Two truths you should know and 2 items you should consider.
If you subscribe to fashion listings or read fashion magazines or follow fashion on twitter, you may feel saturated by claims of “X essential pieces for women,” “the X basic pieces ALL women SHOULD have,” and its different variations.
Needless to say, these proposals touch a very deep cord, as our wellbeing is related to how we look, and how much and what kind of energy it takes us to decide what to wear, and what we need to feel and look good.
“What and how many are the essential pieces every woman needs in her work wardrobe?” A response to this question is undoubtedly attractive, as it carries the promise of saving time, mental energy and space in our cluttered closets.
But when you look at these proposals, don’t you feel they are not quite—or not at all—for you?
I don’t know about you, but I distrust sweeping and homogenizing generalizations (without qualifications). They do not consider the individuality of each woman.
In the best cases, we disregard them and don’t care; in the worst (and unfortunately very common) cases, we feel badly, a sense of inadequacy, of not fitting in (pun super-intended).
So what should we consider when thinking about essential work wear pieces?
Truth Nº 1: There is no universal essential wardrobe because every woman is unique.
The essential wardrobe is a construction that assumes a particular type of woman, without regards for the diversity of women's positions, personality, aspirations, values, personalities and body type(and geography!). And this proposed wardrobe may not reflect who you are.
I couldn’t agree more with Iris Apfel, style and individuality icon, when she says that “The greatest fashion faux pas is looking at the mirror and seeing someone else.” The business world expects women to dress formally in a palette of “conservative” solid colors, but your personality may call for more vibrant hues and styles within the dress code (if required).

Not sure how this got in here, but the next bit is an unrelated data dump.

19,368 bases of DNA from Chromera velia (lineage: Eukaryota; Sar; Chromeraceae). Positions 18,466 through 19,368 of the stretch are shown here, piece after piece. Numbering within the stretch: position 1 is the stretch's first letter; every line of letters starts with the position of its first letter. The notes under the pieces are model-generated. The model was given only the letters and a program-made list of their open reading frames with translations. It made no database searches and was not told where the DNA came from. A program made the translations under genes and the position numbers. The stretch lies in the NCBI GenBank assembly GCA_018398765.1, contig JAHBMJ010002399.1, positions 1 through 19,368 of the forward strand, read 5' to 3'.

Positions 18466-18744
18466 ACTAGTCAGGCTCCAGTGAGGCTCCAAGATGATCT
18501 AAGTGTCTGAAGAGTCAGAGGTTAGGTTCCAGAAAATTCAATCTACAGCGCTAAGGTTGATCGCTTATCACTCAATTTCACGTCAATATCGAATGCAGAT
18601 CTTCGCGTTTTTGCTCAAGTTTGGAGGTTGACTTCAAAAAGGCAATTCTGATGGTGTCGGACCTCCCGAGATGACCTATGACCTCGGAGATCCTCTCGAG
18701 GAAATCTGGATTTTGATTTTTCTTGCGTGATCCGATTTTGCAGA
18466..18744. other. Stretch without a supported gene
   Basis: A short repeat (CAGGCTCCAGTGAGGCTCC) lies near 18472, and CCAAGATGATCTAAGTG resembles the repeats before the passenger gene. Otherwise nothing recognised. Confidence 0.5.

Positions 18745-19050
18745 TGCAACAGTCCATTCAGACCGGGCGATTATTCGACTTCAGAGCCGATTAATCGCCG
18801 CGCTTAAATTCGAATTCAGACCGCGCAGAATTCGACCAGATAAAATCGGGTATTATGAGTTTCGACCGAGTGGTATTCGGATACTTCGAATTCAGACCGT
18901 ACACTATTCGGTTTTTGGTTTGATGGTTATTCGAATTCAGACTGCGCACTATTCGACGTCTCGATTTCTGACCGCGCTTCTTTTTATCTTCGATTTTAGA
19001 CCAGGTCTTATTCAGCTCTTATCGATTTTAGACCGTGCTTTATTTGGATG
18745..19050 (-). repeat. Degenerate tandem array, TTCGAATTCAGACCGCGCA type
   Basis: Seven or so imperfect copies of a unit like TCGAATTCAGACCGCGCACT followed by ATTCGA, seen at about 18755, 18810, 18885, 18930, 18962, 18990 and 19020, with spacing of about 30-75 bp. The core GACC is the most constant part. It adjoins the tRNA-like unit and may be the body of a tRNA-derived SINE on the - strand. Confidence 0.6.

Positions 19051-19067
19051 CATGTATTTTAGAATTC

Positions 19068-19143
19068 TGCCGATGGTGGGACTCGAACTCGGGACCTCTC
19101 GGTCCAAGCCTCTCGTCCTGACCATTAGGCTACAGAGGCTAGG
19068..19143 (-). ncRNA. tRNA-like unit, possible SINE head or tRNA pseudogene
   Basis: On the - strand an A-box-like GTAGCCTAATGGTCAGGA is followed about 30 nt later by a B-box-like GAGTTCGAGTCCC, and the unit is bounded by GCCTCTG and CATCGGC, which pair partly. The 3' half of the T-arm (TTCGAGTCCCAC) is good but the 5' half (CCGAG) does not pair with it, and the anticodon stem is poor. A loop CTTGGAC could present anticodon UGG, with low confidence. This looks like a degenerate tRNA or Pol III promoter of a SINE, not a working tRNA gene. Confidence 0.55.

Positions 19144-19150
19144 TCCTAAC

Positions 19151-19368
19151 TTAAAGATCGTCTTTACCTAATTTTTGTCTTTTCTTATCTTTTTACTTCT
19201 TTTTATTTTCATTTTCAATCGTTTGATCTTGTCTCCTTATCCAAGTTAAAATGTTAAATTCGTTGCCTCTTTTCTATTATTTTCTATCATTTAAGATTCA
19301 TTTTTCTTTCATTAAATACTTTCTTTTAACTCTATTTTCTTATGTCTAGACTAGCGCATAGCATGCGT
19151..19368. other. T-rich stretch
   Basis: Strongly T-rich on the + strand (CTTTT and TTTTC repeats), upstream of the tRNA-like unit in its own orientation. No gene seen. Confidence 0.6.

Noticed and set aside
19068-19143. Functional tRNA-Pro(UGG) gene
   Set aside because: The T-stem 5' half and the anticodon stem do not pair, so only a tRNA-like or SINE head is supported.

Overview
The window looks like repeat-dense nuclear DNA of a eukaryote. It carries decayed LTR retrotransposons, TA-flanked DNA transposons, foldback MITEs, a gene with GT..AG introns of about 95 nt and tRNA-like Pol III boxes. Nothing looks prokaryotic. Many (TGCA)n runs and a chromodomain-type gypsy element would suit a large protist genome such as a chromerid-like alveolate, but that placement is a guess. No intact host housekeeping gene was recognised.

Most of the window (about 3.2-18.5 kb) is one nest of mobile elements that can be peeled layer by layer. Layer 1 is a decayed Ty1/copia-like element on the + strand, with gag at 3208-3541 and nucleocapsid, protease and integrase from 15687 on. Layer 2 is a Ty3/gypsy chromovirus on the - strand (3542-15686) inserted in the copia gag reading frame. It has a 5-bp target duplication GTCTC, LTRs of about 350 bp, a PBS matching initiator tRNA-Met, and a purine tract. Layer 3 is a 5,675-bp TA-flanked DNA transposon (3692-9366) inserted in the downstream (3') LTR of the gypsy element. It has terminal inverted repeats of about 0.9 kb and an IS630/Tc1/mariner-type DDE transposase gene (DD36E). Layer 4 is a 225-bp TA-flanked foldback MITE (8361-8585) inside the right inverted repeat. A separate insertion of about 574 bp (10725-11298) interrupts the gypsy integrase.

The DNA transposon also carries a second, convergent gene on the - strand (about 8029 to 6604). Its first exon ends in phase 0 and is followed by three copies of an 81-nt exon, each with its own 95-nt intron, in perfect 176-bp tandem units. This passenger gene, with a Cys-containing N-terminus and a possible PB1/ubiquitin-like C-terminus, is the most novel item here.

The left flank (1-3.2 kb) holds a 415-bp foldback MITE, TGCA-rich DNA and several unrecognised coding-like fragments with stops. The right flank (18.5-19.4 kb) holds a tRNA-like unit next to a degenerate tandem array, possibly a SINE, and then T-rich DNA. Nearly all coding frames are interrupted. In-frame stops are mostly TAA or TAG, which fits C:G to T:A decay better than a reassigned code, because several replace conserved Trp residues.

Truth N-2: It is possible to think about “partial” “functional” wardrobes that are adequate for similar work contexts.
What industry are you in, and what kind of work do you do? Are there any dress codes?
Similar work contexts may then have a core of basic pieces. If you are in a formal to semi-formal profession (lawyers, accountants, for example), you may need a suit, and a few blouses to pair with pants or skirts. But that’s about it.
Your “homework” is first to ask yourself whether you only want a functional wardrobe, or whether you want a wardrobe that expresses something uniquely yours.
Having proclaimed these two truths (I am just making fun of myself given my distrust for oversweeping generalizations), there are two great items that almost every woman can make hers (note the ‘almost’).
Next- The two great items for almost every woman
About the author
Mara Kolesas is a style and wardrobe consultant, based in Berkeley, CA, who provides intelligent styling for professionals. She grew up in Buenos Aires where she breathed style from an early age. She went on to a career in political science, studying for a doctorate in New York City, and later lived in Florence, Rome, Berlin and Beirut, where she pursued my two passions: she studied and promoted citizen empowerment, diversity and inclusion, and she explored small boutiques, helping friends find outfits that gave them joy and confidence. Along with her artistic eye and knowledge of fashion, she brings analytical and social expertise to a field with superficial associations.Website Facebook Twitter